The $15,000 I saved while living with my parents likely would have been a lot more if I had lived somewhere else. It’s pretty easy to get tempted with dinners out, drinks, parties, etc. when you’re surrounded by friends … or living on campus, where there are always temptations to help you spend your money. And since I graduated over $20,000 in debt, it’s obvious I already had problems keeping my spending in check.

So, where did you live while you were going to school? Did you live with your parents, and regret not having the freedom? Or did you move out on your own (or to a different city), only to have accumulated more student loans than you thought you would?

Spending Recap: August 19-25, 2013

Monday 19th
$24 dentist
$46.93 gas

Tuesday 20th
$12.35 dinner

Wednesday 21st
No Spend Day!

Thursday 22nd
$20.78 groceries

Friday 23rd
$12.02 lunch
$58.18 BC Liquor Store

Saturday 24th
$20 PNE/Playland

Sunday 25th
$23.25 dinner

Freelance Income: $0
Expenses- $217.51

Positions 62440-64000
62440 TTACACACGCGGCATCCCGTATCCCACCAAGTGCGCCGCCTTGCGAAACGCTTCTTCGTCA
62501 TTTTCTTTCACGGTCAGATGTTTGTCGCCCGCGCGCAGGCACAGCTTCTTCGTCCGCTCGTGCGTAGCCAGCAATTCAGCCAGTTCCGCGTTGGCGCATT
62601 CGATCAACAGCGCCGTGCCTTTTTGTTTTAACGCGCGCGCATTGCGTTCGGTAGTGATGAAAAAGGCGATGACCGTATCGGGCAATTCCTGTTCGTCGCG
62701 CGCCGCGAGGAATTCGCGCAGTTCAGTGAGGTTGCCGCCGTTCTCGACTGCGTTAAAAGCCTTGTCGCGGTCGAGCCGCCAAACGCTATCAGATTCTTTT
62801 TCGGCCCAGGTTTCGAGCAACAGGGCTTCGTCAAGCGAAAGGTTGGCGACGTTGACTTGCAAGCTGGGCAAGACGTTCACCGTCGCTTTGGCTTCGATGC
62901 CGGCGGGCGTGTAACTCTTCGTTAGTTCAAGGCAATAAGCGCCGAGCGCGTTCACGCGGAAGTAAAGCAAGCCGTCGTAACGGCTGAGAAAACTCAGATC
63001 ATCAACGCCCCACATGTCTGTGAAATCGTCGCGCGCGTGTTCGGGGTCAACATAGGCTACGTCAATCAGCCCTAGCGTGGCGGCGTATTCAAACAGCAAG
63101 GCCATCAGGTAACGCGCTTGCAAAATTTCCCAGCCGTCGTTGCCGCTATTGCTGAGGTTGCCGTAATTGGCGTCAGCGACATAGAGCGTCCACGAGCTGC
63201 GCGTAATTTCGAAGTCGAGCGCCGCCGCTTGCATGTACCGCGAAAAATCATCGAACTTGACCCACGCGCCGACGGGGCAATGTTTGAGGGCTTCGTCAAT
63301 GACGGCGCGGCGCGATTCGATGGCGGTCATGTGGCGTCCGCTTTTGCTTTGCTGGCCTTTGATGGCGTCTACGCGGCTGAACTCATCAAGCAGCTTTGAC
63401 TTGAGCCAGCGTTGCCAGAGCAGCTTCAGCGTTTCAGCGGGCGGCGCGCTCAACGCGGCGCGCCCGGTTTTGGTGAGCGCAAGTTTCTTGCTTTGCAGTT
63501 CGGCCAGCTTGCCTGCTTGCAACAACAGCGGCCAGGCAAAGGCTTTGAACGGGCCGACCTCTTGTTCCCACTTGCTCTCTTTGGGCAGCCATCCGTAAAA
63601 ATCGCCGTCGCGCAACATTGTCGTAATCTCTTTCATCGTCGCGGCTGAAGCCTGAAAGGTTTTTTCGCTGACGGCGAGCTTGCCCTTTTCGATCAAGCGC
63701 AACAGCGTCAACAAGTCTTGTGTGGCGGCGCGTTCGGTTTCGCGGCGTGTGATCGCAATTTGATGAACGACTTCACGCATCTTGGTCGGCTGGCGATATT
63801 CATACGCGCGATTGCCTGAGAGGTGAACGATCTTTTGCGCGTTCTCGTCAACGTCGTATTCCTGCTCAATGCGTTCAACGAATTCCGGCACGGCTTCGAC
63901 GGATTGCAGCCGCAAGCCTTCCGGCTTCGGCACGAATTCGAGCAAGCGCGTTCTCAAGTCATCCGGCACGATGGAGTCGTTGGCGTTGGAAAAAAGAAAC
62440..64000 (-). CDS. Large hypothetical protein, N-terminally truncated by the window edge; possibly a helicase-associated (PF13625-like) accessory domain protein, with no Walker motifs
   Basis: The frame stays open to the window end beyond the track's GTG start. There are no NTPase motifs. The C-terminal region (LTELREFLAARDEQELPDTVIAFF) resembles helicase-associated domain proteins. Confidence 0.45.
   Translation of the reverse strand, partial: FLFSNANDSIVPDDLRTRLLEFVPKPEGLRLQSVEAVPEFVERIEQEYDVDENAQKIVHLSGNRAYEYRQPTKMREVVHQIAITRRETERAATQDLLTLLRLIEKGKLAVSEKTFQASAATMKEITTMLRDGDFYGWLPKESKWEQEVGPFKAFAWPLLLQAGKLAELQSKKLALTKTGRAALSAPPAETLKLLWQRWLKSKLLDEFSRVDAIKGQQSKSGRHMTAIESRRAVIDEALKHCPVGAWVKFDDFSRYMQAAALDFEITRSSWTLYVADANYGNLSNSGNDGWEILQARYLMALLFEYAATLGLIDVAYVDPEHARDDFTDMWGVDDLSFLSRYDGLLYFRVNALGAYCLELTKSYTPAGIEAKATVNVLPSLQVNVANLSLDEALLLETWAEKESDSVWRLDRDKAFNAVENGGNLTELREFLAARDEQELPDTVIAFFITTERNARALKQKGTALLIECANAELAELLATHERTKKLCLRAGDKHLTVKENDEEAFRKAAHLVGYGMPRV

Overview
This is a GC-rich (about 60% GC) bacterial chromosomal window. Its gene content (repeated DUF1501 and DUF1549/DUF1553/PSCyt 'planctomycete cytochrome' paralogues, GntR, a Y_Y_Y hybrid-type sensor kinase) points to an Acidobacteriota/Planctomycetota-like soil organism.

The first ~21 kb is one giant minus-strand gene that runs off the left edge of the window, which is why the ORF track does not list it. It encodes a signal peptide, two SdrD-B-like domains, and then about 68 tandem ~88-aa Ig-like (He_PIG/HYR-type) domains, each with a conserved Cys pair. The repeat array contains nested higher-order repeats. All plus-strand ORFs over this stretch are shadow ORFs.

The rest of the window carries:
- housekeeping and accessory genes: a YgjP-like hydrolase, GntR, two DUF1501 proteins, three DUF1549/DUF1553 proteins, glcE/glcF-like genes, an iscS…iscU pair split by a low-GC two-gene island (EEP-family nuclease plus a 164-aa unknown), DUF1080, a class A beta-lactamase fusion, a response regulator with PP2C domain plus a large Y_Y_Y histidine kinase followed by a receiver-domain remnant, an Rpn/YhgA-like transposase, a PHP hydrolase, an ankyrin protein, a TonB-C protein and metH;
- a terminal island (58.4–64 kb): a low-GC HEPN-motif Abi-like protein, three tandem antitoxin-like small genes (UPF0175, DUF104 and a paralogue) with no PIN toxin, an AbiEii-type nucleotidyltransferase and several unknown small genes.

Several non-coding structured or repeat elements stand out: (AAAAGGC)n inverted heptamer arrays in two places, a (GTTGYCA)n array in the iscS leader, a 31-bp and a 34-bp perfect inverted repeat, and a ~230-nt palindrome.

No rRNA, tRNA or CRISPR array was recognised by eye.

TOTAL: - $217.51

Here’s a short personal update: I apologize for the lack of posting over the last month. It’s been a fun, yet challenging summer for me. I haven’t had the motivation to do much of anything except run, hike, and be with friends. Maybe I could blame it on wanting to enjoy the great weather, but it could also be trying navigate the single life, or that after 6.5 years of writing about personal finance, I got a little bit burnt out. That being said, writing a few articles for the Star over the past month has gotten me inspired to write about money again. And now that I’m just finishing up my current article, I can find the time to write here again. :)